Piano Sheets > Europe Sheet Music > Final Countdown - The (ver. 1) Piano Sheet

Final Countdown - The (ver. 1) by Europe - Piano Sheets and Free Sheet Music

  
About the Song
   Other avaliable versions of this music sheet: Version 1  Version 2  
The song was based on an old keyboard riff that vocalist Joey Tempest wrote as early as 198182, on a Korg Polysix keyboard he borrowed from keyboardist Mic Michaeli. In 1985, bassist John Levn suggested that Tempest should write a song based on that riff. Tempest recorded a demo version of the song and played it for the other band members. At first the members expressed mixed reactions to it. "When I first heard the synth intro to 'The Final Countdown', my reaction was: 'No, this is nuts. We just can't use this,'" guitarist John Norum said, "Thank God they didn't listen to me." "Some of the guys in the band thought it was too different for a rock band," Tempest said, "But in the end I fought hard to make sure it got used." The song's lyrics were inspired by David Bowie's song "Space Oddity". The sound of the keyboard riff used in the recording was achieved by using a Yamaha TX-816 rack unit.    Download this sheet!
About the Artist
Europe is a Swedish rock band formed in Upplands Vasby in 1979 under the name Force by vocalist Joey Tempest and guitarist John Norum. Although widely associated with glam metal; the band-s sound incorporates heavy metal and hard rock elements. Since its formation; Europe has released seven studio albums; two live albums; three compilations and seven videos.Europe rose to international fame in the 1980s with its third album The Final Countdown; which became a high commercial success and sold over three million copies in the United States. Europe was one of the most successful rock acts of the 80-s and sold over 4 million albums in the United States alone. The band has achieved two top 20 albums on the Billboard 200 chart (The Final Countdown and Out of This World) and two top 10 singles on the Billboard Hot 100 chart (-The Final Countdown- and -Carrie-). The song was based on an old keyboard riff that vocalist Joey Tempest wrote as early as 198182, on a Korg Polysix keyboard he borrowed from keyboardist Mic Michaeli. In 1985, bassist John Levn suggested that Tempest should write a song based on that riff. Tempest recorded a demo version of the song and.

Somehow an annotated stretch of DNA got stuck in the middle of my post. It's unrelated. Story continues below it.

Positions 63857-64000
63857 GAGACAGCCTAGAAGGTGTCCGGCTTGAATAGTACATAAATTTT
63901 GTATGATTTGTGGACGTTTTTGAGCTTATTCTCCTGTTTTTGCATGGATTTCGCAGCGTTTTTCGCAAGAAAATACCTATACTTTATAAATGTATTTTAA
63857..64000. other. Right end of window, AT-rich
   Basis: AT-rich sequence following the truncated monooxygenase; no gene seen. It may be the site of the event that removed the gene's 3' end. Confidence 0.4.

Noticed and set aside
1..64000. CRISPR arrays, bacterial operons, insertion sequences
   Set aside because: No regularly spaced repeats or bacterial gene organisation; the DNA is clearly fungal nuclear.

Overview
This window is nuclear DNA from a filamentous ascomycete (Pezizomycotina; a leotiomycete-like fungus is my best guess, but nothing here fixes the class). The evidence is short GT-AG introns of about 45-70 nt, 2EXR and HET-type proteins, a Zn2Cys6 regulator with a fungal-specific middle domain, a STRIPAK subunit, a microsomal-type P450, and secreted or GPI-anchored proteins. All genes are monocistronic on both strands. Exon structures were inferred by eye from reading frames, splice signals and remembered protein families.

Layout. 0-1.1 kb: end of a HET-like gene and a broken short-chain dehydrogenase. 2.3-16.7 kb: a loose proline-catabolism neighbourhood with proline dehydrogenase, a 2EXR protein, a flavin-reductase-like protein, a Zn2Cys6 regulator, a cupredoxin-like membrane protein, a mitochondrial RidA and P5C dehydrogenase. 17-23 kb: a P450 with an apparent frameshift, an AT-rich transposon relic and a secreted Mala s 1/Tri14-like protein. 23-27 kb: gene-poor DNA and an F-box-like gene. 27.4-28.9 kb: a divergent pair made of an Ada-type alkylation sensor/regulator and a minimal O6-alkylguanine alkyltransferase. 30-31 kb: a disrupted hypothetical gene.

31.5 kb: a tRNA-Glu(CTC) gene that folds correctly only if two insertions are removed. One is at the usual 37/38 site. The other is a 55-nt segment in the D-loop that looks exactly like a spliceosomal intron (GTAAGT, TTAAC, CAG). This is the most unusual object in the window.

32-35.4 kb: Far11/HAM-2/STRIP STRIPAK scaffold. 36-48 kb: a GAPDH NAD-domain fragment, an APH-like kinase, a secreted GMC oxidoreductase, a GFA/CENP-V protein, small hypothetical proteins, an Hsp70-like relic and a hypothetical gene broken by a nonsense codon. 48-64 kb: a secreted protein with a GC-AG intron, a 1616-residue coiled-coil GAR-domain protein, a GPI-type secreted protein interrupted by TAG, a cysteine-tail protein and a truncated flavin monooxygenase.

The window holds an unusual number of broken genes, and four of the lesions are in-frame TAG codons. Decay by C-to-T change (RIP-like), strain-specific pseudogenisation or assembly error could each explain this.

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Sheet Music - Purpose and use Sheet music can be used as a record of, a guide to, or a means to perform, a piece of music. Although it does not take the place of the sound of a performed work, sheet music can be studied to create a performance and to elucidate aspects of the music that may not be obvious from mere listening. Authoritative musical information about a piece can be gained by studying the written sketches and early versions of compositions that the composer might have retained, as well as the final autograph score and personal markings on proofs and printed scores. Comprehending sheet music requires a special form of literacy: the ability to read musical notation. Nevertheless, an ability to read or write music is not a requirement to compose music. Many composers have been capable of producing music in printed form without the capacity themselves to read or write in musical notation—as long as an amanuensis of some sort is available. Examples include the blind 18th-century composer John Stanley and the 20th-century composers and lyricists Lionel Bart, Irving Berlin and Paul McCartney. The skill of sight reading is the ability of a musician to perform an unfamiliar work of music upon viewing the sheet music for the first time. Sight reading ability is expected of professional musicians and serious amateurs who play classical music and related forms. An even more refined skill is the ability to look at a new piece of music and hear most or all of the sounds (melodies, harmonies, timbres, etc.) in one's head without having to play the piece. With the exception of solo performances, where memorization is expected, classical musicians ordinarily have the sheet music at hand when performing. In jazz music, which is mostly improvised, sheet music—called a lead sheet in this context—is used to give basic indications of melodies, chord changes, and arrangements. Handwritten or printed music is less important in other traditions of musical practice, however. Although much popular music is published in notation of some sort, it is quite common for people to learn a piece by ear. This is also the case in most forms of western folk music, where songs and dances are passed down by oral—and aural—tradition. Music of other cultures, both folk and classical, is often transmitted orally, though some non-western cultures developed their own forms of musical notation and sheet music as well. Although sheet music is often thought of as being a platform for new music and an aid to composition (i.e., the composer writes the music down), it can also serve as a visual record of music that already exists. Scholars and others have made transcriptions of western and non-western musics so as to render them in readable form for study, analysis, and re-creative performance. This has been done not only with folk or traditional music (e.g., Bartók's volumes of Magyar and Romanian folk music), but also with sound recordings of improvisations by musicians (e.g., jazz piano) and performances that may only partially be based on notation. An exhaustive example of the latter in recent times is the collection The Beatles: Complete Scores (London: Wise Publications, c1993), which seeks to transcribe into staves and tablature all the songs as recorded by the Beatles in instrumental and vocal detail. (More...)